Erin B. Kelly and I hit it off right away because we both liked writing and smoking and boys. She had a sharp tongue. I was drawn to her because at that point I conflated things that were hard to hear with some form of truth and also she made me laugh harder than anybody I knew. The way that she was mean delighted me, until it was directed at me, at which point I cried much more hysterically than Erin had ever made me laugh.
Two and a half years into our friendship, shortly before it ended, I tattooed her full name on my head in giant script because I thought it was funny. And maybe also because some shrunken part of me thought it might make her happy. She was so moved that she cried. Then she asked me what I was going to do one day when I was a bald old lady?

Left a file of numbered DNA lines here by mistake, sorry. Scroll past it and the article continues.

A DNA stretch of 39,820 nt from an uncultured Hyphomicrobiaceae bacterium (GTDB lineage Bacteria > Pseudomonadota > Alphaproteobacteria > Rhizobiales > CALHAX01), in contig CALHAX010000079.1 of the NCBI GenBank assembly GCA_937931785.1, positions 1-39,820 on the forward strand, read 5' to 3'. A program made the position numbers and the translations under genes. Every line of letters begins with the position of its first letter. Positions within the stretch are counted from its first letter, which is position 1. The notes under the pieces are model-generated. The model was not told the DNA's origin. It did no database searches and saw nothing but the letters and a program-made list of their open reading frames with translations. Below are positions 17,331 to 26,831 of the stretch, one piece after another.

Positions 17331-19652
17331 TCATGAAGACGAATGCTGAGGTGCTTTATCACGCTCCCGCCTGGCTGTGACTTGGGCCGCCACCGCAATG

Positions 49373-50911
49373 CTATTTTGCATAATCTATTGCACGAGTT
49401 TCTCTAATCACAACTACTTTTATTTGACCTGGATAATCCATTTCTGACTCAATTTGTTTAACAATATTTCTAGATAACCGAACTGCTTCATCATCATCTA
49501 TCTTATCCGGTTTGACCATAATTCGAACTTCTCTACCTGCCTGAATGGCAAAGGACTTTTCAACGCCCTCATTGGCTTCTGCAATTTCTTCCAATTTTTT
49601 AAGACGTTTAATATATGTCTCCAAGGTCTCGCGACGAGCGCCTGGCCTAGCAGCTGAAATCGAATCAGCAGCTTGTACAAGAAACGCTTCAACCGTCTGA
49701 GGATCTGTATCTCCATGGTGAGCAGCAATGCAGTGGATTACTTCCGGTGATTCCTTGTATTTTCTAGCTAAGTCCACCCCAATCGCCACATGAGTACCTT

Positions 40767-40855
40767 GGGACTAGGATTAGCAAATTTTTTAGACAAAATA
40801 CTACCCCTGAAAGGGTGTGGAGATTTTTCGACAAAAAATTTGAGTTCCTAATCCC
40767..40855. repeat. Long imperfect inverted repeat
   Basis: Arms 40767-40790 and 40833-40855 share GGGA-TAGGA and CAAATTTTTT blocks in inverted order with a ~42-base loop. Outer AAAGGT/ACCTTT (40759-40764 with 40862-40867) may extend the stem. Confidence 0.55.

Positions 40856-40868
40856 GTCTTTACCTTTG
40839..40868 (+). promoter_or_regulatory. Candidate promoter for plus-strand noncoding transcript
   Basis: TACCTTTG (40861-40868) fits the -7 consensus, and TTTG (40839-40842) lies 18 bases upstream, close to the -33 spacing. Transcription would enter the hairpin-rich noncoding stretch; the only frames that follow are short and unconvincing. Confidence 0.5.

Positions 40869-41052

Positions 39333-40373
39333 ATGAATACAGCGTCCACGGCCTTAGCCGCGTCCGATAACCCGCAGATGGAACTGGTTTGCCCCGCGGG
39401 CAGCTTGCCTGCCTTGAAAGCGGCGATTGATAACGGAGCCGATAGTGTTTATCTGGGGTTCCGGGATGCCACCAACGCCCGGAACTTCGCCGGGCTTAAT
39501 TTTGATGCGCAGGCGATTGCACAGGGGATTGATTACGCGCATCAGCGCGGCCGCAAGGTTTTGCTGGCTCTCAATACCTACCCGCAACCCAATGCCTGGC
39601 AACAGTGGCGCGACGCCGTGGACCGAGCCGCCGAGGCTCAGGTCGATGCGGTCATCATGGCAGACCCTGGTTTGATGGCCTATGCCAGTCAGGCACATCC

"I’ll be the cool one in the baseball cap," I told her.
At first, the persistence of the tattoo despite Erin’s newfound absence was very painful. Then my hair grew back, which made it easier to forget the ink. Then I went through a painful period unrelated to my losing Erin where I was so stressed that my stomach rumbled constantly, I was always running to the bathroom, and my hair started falling out. That passed, too. But now I know there’s an actual risk that my formerly thick mane might fall all over the ground, and I’ve started to think about the cursive on my head more metaphorically.
Now, to me at least, the name above my left ear is a poignant reminder that for a while I thought I knew everything, lived ironically instead of earnestly and so lacked any sense of permanence—and moreover had so much love to give and nowhere to put it because I gravitated toward people who seemed interesting simply by virtue of being negative and hard to know. Erin B. Kelly in cursive is proof that many things change, including those things about myself that I just mentioned.